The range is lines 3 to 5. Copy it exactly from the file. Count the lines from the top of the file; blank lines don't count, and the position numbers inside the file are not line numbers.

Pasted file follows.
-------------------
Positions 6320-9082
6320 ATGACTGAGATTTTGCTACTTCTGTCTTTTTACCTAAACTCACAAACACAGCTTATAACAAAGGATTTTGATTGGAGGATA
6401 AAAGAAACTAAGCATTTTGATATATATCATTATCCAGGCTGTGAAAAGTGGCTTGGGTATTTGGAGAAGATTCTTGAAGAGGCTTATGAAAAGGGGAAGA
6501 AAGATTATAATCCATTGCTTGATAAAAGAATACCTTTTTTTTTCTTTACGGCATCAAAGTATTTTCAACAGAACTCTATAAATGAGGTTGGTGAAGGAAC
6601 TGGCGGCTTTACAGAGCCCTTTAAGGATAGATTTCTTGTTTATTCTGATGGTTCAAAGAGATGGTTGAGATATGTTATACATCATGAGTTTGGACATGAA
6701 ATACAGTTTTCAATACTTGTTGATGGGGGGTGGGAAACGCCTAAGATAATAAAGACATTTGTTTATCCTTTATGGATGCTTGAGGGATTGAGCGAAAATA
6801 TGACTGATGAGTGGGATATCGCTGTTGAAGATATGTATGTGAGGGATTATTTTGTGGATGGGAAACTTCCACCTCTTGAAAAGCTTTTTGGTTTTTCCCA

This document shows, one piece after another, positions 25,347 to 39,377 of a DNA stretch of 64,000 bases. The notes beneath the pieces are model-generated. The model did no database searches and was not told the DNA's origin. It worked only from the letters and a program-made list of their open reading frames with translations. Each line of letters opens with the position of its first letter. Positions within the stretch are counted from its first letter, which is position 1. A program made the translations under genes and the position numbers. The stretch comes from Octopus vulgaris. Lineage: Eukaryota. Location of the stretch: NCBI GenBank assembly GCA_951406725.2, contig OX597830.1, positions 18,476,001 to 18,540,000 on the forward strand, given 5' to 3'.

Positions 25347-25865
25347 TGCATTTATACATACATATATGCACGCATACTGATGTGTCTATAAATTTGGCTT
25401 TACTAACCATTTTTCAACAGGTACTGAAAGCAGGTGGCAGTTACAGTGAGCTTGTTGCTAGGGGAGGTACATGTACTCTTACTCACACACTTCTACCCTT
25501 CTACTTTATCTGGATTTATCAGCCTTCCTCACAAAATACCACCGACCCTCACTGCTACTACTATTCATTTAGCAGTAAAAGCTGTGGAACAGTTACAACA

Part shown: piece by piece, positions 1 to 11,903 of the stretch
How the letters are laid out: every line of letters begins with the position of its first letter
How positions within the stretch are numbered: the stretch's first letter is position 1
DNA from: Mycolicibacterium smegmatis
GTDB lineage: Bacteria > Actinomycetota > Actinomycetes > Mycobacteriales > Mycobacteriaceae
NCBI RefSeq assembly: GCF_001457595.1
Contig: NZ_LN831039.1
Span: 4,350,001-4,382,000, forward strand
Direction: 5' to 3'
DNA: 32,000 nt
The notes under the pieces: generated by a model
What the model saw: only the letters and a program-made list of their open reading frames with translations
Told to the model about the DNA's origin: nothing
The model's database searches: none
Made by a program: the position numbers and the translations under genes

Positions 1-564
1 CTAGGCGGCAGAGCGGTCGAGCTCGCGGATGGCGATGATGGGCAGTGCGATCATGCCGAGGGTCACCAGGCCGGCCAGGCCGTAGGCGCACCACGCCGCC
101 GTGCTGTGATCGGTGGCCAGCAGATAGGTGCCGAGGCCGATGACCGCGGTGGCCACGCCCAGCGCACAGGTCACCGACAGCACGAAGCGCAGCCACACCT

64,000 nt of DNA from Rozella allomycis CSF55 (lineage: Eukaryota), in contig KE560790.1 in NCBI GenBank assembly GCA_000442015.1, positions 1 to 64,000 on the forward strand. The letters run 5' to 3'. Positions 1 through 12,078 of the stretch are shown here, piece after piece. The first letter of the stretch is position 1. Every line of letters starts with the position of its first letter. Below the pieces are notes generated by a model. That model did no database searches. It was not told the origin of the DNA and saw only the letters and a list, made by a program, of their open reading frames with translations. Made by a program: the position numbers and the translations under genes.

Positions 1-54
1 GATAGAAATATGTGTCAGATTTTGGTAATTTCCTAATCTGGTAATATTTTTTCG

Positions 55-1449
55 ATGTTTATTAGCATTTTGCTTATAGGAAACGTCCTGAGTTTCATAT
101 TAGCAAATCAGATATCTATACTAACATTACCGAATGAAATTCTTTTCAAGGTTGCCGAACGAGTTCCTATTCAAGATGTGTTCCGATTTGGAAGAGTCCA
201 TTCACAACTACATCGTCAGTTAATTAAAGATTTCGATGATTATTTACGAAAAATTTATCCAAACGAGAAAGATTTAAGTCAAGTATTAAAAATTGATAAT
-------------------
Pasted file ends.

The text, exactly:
6401 AAAGAAACTAAGCATTTTGATATATATCATTATCCAGGCTGTGAAAAGTGGCTTGGGTATTTGGAGAAGATTCTTGAAGAGGCTTATGAAAAGGGGAAGA
6501 AAGATTATAATCCATTGCTTGATAAAAGAATACCTTTTTTTTTCTTTACGGCATCAAAGTATTTTCAACAGAACTCTATAAATGAGGTTGGTGAAGGAAC
6601 TGGCGGCTTTACAGAGCCCTTTAAGGATAGATTTCTTGTTTATTCTGATGGTTCAAAGAGATGGTTGAGATATGTTATACATCATGAGTTTGGACATGAA